You're not alone if you too are addicted to crime documentaries.
By Pam Quinn (Writer)
I. Love. Crime Documentaries. I could watch MSNBC'S "Lock UP" on a week marathon if I had the option.
Just recently I saw this incredible documentary called "Life WIth Murder" which was based on the 1998 murder of Michigan native Jennifer Jenkins.
The story and theme of this particular documentary really comes to you as a surprise as it becomes more about a parent's love for their child then about the murder of their other child. How important the idea of family can be when you feel yours has broken down to nothing. You've got to hold on to what you can to feel normal... under ANY circumstance.
Thanks to Netflix instant I have also enjoyed such documentaries as the the Teena Brandon story, which the movie Boys Don't Cry was based on and Aileen, the Life and Death of a Serial Killer which is what the movie Monster was based on. And that brings me to my next love of watching movies based on true stories that have to do wtih a murder or kidnapping. This usually makes me want to research footage of the actual event. Am I okay in the head? Is there something really wrong with this addiction of mine? Ill tell you when it gets wrong... when I'm home alone having watched 6 crime documentaries in a row and every noise I hear becomes an assurance that someone's about to break into my apartment and have their way with me... then I have to watch something else to take me out of the "Crime" mood.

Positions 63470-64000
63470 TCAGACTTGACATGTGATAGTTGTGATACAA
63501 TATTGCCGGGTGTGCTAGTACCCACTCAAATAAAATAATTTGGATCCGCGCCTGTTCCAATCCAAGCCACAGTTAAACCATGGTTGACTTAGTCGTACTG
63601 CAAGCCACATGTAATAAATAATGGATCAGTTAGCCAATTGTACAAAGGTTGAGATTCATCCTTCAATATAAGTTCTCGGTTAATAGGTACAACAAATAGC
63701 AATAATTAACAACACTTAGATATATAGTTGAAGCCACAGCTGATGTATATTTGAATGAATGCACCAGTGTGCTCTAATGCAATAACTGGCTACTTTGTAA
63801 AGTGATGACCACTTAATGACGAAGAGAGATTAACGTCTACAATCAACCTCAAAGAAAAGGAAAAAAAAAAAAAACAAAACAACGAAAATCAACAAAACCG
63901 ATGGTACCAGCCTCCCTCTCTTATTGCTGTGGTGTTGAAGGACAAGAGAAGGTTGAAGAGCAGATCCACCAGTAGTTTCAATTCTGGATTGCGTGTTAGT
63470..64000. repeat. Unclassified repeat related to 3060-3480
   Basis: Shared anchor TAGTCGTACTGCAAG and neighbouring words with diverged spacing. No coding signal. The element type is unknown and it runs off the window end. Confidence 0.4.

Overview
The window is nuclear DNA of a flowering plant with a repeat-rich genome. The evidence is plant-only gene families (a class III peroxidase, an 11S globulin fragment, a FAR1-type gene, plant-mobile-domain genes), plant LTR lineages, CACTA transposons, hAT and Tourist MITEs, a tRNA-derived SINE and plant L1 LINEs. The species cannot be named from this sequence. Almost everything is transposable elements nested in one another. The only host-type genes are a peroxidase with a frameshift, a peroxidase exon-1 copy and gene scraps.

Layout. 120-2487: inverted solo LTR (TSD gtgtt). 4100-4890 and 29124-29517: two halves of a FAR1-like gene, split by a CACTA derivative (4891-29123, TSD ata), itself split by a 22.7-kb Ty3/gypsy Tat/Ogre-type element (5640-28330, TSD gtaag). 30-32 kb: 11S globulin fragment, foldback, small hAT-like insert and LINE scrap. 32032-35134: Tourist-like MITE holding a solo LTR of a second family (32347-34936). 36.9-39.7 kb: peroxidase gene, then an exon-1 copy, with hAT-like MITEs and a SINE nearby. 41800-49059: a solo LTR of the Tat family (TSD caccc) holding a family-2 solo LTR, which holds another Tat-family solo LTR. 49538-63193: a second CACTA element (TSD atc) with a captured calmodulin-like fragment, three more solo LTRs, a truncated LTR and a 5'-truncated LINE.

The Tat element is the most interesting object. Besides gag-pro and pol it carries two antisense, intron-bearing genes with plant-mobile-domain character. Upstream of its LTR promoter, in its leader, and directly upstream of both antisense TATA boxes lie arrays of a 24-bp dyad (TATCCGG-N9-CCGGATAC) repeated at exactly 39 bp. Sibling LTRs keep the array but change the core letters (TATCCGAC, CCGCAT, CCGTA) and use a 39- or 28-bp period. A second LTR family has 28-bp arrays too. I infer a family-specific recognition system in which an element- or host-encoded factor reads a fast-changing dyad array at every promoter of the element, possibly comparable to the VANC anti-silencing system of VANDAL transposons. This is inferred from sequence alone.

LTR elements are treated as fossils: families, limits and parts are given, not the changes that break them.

Recently the preview for a certain movie that's coming out was brought to my attention. If you are like me and have a taste for the thrill of crime documentaires, tell me that this preview doesn't make you poop your pants a little bit.
PAM QUINN Moved to California from New York at age 14 and entered the professional world of writing at 17 on the west coast. By her 20th birthday she had three original works produced in the Los Angeles area. Rising from sketch comedy writing and a background in theatre, Pam collected what she had learned over the years and compiled it into playwriting. She began collaborating on an idea for an original musical (Right Together, Left Together) with Will Collyer and Jacob Harvey. Since moving back to New York in ’05, Pam hasn’t stopped breathing this idea. She co-founded The Unknown Artists (www.theunknownartists.org) with Emily Clark and continues to be prolific within this fantastic company. www.uaplayclub.wordpress.com
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